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fun math (about circumference of a tubular)

Since previously I have been dealing with lot of calculation of a tubular member, there is an interesting yet fun discovery (which I believe some people may have found it too) where you can find more than one way to calculate the cross-section area of the tubular member.

You see when you have a tubular member or a pipe, the area of the cross-sectional circle can be measured by using the equation

A = π r^2…..(1)

This is a common equation for calculating the area considering the tubular member is rigid.

The circumference of the circle (C) can be calculated as

C = 2 π r…..(2)

In a real application, we deal with a lot of tubular member which has an inner diameter (id) and outer diameter (od).

When we calculate the cross-section area of this tubular, the equation (1) becomes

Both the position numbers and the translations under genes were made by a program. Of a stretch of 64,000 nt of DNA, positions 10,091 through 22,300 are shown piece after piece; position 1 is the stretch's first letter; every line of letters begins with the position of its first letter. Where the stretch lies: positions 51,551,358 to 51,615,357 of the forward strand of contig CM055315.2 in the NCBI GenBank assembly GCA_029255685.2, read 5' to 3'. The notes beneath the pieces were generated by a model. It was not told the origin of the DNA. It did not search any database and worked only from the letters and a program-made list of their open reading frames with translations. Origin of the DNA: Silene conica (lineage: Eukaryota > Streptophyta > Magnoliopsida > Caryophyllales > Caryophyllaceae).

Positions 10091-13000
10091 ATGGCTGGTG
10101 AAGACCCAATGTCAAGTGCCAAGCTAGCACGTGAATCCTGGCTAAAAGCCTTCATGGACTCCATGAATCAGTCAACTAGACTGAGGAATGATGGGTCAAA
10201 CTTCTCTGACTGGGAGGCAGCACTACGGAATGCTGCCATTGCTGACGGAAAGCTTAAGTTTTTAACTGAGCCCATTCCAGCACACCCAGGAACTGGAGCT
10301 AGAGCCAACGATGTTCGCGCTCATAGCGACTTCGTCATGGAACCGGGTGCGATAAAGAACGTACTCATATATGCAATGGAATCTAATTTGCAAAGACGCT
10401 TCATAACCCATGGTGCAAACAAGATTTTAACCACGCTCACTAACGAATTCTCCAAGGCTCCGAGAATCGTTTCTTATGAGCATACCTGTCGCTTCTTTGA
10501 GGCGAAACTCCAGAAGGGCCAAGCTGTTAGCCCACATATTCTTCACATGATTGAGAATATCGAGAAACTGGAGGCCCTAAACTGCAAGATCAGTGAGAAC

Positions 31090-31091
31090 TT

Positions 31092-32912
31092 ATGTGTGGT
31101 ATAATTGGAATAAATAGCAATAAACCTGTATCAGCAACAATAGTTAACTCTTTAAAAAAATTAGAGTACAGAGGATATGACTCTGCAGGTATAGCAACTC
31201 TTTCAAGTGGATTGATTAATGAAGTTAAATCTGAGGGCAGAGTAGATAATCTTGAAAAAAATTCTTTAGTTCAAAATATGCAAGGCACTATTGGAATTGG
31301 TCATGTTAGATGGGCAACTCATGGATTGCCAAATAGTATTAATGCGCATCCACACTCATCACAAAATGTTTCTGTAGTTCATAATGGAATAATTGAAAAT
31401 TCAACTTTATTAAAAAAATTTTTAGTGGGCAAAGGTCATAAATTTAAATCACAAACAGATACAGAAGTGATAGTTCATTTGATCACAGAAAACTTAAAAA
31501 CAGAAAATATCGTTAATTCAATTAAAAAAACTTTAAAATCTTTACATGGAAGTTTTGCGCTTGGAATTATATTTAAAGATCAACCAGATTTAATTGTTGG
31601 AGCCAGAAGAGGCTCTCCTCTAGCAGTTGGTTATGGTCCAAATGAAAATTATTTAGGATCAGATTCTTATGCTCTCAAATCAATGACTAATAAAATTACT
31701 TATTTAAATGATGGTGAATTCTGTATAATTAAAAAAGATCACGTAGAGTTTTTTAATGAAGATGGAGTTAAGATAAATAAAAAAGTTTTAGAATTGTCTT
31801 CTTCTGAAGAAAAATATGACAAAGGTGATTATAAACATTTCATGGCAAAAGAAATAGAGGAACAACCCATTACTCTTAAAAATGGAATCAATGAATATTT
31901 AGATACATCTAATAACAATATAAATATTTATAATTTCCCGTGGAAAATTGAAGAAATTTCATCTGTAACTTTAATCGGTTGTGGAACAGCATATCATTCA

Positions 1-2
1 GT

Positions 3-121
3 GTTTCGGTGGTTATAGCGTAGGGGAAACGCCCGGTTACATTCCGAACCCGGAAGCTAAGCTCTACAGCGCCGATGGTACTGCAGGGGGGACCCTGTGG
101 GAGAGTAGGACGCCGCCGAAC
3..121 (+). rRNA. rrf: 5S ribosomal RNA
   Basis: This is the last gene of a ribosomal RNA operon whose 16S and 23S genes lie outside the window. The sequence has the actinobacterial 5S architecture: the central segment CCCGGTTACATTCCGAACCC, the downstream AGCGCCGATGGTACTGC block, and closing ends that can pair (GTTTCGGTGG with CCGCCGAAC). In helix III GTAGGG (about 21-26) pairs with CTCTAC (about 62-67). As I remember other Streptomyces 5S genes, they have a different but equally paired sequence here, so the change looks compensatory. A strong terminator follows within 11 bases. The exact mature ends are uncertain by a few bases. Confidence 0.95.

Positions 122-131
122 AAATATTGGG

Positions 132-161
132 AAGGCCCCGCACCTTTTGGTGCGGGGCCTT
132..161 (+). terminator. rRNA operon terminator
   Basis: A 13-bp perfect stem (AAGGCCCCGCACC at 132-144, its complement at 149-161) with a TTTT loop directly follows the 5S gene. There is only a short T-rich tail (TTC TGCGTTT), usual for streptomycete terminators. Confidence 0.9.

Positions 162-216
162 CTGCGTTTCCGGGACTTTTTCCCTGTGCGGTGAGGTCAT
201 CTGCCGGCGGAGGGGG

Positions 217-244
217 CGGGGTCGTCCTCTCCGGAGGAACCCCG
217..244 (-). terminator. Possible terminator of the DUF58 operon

A = π r.outer^2 – π r.inner^2

where r is the radius of the tubular member


A = (π/4) (od^2 – id^2)

For example,

with od = 6 mm,

id = 5 mm

The cross-section area will be

A = (π/4) (6^2 – 5^2) = 8.639 mm^2

In other analysis, we can calculate the cross-section area by breaking off the tubular such that

A = (thickness of tubular) * (the circumference of outer tubular member)


t = thickness of tubular

Substituting parameter provided from the example, we can get

A = (0.5 ((od) – (id))) * (2 π r.outer)

A = (0.5 (6 – 5)) * (2 π (6/2)) = 9.425 mm^2

In logical thinking, both ways of calculating the cross-section area should have been resulting the same.

There is a deviation around,

δ = (9.425 – 8.639) / 8.639 = 9.09 %

Quite interesting, isn’t it ?


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